That, in some twists and turns, is the book. It makes good sense. The late Stuart Munro-Hay in <i>The Quest for the Ark of the Covenant</i> take some issue with Hancock's research and conclusions, but he does not offer a point-by-point demolition of Hancock's book. Like Munro-Hay, others in the scholarly community call it drivel, but Hancock does make some points that need consideration. For instance, the Templar–Ethiopia connection, the Grail–Ark connection, the Jerusalem–Elephantine–Falasha connection deserve more attention. I think, in most places, Hancock makes a good case.

Some caveats. If you believe in the literal truth of the Bible, Hancock does not. He thinks the Ark is a magic box done with ancient technological trickery. (He doesn't come out and say it, but perhaps radioactive trickery.) You see the birth in this book of Hancock's later works. Hancock posits that Moses, as architect of the Ark (not God), was the inheritor of some advanced ancient wisdom from a lost civilization. Here he places it some place equidistant from Egypt and Mesopotamia and in the distant past. Later, beginning with <i>Fingerprints of the Gods</i>, he conjures up some Atlantis-like fallen civilization (first in Antarctica, and later elsewhere).

A great page-turner for a non-fiction book, and well worth the cheap price you can probably find copies for.

Drelajurus
This book was recommended to me prior to a trip to Axum, Ethiopia. To be precise, a senior executive of a successful Ethiopian business recommended it to me, saying: "If you read that book you will understand us." That was perhaps too optimistic, given how complex Ethiopian society is, but the book does explain a great deal about Ethiopia and some key aspects of Ethiopian identity.

Meanwhile, archeology has moved on and some of Hancock's key assumptions -- most important that there was no advanced civilization in Ethiopia at the time of Solomon -- have been cast in doubt. Modern scholars now believe that the Sabean culture moved north from Ethiopia to Yemen, not the other way around. At all events, the great obelisks at Axum have been carbon dated to around 1,000 BC -- the age of Solomon. So there may be very much more to the Ethiopian legend than even Hancock suggests.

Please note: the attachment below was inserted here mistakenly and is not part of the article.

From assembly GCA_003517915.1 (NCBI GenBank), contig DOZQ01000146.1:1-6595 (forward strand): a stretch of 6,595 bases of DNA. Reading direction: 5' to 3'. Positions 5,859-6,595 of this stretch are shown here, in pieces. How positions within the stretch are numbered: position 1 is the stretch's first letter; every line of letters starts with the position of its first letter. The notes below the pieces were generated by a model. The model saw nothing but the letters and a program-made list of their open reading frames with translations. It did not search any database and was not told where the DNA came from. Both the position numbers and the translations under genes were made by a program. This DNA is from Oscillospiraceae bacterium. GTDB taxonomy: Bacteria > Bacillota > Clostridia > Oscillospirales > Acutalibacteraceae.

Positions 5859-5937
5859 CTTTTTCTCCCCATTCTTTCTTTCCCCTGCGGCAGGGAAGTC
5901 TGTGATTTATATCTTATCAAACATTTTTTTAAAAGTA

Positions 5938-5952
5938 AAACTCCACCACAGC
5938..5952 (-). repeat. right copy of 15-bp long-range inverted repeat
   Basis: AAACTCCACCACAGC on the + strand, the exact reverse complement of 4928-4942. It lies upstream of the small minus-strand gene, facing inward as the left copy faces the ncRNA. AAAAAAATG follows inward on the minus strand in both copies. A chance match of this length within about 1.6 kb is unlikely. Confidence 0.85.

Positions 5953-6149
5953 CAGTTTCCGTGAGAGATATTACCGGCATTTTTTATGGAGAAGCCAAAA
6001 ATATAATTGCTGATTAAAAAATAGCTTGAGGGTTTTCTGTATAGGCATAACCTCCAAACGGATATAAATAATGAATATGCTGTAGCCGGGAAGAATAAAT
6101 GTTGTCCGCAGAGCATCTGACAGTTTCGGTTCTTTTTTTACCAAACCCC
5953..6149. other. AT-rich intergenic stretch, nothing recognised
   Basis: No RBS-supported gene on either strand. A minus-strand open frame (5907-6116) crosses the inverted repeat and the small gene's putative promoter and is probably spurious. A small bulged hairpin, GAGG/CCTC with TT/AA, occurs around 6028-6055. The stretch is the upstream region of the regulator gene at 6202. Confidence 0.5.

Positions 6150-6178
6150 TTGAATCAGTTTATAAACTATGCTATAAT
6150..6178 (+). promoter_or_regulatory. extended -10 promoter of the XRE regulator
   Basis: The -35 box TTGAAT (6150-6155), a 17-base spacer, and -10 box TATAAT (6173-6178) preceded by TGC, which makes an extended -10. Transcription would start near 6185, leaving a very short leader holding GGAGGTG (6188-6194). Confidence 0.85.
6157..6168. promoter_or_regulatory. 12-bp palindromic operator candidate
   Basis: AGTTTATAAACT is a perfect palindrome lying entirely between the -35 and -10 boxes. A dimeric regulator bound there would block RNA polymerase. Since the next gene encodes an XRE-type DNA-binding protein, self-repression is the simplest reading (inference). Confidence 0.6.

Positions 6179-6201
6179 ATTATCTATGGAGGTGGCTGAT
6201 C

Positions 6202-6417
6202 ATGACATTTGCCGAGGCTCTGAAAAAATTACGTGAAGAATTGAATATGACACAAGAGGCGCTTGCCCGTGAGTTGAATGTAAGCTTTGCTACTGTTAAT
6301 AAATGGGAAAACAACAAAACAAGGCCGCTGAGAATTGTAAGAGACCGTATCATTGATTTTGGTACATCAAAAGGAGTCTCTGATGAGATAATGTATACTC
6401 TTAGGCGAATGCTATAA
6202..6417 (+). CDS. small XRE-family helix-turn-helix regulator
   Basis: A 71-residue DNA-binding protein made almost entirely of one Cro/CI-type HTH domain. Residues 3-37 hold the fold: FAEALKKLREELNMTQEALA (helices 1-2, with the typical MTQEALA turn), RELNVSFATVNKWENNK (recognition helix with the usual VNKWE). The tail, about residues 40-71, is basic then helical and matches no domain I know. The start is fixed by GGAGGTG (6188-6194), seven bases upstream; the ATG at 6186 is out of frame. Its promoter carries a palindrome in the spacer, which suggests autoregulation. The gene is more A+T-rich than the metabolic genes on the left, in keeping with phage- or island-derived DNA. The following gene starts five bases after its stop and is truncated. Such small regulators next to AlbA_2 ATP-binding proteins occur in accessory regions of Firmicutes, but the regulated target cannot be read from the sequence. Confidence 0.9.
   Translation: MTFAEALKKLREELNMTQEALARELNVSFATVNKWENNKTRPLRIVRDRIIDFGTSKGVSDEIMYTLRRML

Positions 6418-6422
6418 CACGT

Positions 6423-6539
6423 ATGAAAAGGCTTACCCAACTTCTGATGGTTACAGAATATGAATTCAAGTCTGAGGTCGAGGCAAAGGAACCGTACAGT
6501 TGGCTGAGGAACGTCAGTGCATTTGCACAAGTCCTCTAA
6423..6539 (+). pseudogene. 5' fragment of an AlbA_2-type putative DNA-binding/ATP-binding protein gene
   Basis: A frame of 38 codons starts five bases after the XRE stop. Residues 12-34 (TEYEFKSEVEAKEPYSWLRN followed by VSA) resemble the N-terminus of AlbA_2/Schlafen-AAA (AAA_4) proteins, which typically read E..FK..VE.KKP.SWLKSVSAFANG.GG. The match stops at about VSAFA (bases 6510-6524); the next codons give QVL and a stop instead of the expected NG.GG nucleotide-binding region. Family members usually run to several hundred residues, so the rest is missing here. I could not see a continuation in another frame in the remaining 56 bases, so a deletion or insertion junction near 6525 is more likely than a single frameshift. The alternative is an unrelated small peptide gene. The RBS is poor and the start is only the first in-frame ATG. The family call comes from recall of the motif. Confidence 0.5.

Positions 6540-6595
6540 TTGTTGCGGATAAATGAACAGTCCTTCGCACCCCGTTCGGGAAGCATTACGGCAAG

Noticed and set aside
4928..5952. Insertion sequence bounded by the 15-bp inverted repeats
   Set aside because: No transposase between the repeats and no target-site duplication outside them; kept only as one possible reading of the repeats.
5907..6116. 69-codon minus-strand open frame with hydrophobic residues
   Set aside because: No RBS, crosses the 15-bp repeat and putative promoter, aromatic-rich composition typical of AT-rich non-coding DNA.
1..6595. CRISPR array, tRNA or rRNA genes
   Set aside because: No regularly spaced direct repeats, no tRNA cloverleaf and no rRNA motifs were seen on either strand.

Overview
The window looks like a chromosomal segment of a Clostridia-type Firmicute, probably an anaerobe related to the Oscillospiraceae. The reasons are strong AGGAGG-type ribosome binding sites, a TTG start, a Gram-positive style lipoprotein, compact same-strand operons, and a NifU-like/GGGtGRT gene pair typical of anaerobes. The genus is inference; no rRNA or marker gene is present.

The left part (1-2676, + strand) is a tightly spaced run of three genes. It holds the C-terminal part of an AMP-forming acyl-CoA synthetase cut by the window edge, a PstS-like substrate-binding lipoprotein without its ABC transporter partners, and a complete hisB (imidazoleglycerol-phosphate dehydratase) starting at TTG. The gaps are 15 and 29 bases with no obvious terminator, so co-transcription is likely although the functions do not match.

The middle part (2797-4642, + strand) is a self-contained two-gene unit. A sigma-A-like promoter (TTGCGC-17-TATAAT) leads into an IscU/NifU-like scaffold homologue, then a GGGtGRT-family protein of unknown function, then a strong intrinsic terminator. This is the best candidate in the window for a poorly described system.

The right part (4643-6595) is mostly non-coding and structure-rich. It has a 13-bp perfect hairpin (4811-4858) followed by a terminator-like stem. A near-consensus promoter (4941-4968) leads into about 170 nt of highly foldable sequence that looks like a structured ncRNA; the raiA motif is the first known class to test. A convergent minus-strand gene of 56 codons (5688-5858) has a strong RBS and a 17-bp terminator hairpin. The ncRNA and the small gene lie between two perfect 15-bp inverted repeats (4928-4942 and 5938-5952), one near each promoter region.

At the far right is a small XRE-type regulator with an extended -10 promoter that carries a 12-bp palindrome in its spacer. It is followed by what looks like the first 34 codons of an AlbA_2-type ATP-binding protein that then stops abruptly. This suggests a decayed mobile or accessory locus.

The strengths of this book are Hancock's ability to describe Ethiopia -- its landscape, people and legends. For anyone interested in that fascinating country, it is well worth the read, and the entire search for the Ark of the Covenant becomes secondary.

ISBN: 140432688X
ISBN13: 978-1404326880
language: English
Subcategory: Contemporary
ISBN: 0434001791
ISBN13: 978-0434001798
language: English
Subcategory: Astronomy and Space Science
ISBN: 033376367X
ISBN13: 978-0333763674
language: English
Subcategory: Occult and Paranormal
ISBN: 044100637X
ISBN13: 978-0441006373
language: English
Subcategory: Genre Fiction
ISBN: 0548140308
ISBN13: 978-0548140307
language: English
ISBN: 055212172X
ISBN13: 978-0552121729
language: English
e-Book The Holy Kingdom: The Quest for the Real King Arthur download

The Holy Kingdom: The Quest for the Real King Arthur epub fb2

by Alan Wilson,Baram Blackett,Adrian Gilbert
ISBN: 193122918X
ISBN13: 978-1931229180
language: English
Subcategory: Europe
ISBN: 0712625275
ISBN13: 978-0712625272
language: English
Subcategory: World Literature
ISBN: 0915643006
ISBN13: 978-0915643004
language: English
Subcategory: Ancient Civilizations